Many around the organization seem impressed with what they have seen out of Duran in the relatively short period of time he has been a professional. Worcester Red Sox manager Billy McMillon is no exception.

“He had an unbelievable offensive camp. Stole a lot of bases, hit a lot of home runs. Impacted the baseball hard day in and day out,” McMillon said of Duran earlier this month. “I think he continues to get better in the outfield and as that continues to get better, I think that’s going to help clear the path for him. He’s okay, he’s solid, but you can see there’s some room for improvement there. We did some things working on footwork and routes to balls and he kind of cleaned that up a little bit. For me, the question is, can he do that consistently? If he hits a lull with his offense, is he going to stay as positive as we was all camp? I never saw him down during the camp. He hit really well for the entirety of the camp. He’s a very intriguing, very interesting guy.”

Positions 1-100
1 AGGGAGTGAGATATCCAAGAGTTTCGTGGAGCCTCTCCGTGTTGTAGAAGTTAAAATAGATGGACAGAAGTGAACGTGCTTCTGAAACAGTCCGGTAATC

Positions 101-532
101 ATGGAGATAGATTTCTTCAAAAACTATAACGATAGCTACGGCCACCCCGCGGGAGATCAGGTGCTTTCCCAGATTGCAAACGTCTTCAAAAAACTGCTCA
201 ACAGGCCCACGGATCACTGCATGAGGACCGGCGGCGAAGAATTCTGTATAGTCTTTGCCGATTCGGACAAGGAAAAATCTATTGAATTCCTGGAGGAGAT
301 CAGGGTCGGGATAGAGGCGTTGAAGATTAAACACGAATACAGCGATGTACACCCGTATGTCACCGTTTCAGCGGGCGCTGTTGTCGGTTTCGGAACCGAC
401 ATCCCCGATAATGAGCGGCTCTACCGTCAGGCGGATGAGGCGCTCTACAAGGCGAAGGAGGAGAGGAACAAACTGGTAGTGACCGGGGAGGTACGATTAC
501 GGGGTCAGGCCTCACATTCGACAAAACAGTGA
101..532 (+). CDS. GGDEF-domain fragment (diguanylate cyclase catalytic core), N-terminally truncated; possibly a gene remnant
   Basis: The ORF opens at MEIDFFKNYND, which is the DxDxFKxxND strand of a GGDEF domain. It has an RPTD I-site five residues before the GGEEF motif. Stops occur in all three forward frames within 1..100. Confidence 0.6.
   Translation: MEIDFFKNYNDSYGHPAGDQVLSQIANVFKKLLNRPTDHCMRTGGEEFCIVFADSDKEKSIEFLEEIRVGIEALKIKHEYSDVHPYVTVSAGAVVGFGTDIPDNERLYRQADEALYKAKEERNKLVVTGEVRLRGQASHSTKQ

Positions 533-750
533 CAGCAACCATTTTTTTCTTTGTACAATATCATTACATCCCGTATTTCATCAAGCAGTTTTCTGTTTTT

Because of what he did in Pawtucket this summer, the Red Sox likely felt that Duran did not need to attend fall instructs, which are currently underway in Fort Myers. Instead, the young speed merchant will take the field for Los Criollos de Caguas down in Puerto Rico in the coming weeks.

Barring any COVID-19-related setbacks, the 2020-2021 Liga de Beisbol Profesional Roberto Clemente season should begin sometime in mid-November.

It’s Official: Red Sox Will Pick Fourth Overall in 2021 MLB Draft

After finishing with the fourth-worst record in Major League Baseball in 2020 (24-36), the Red Sox will be making their first selection in the 2021 amateur draft with the fourth overall pick, according to The Boston Globe’s Alex Speier.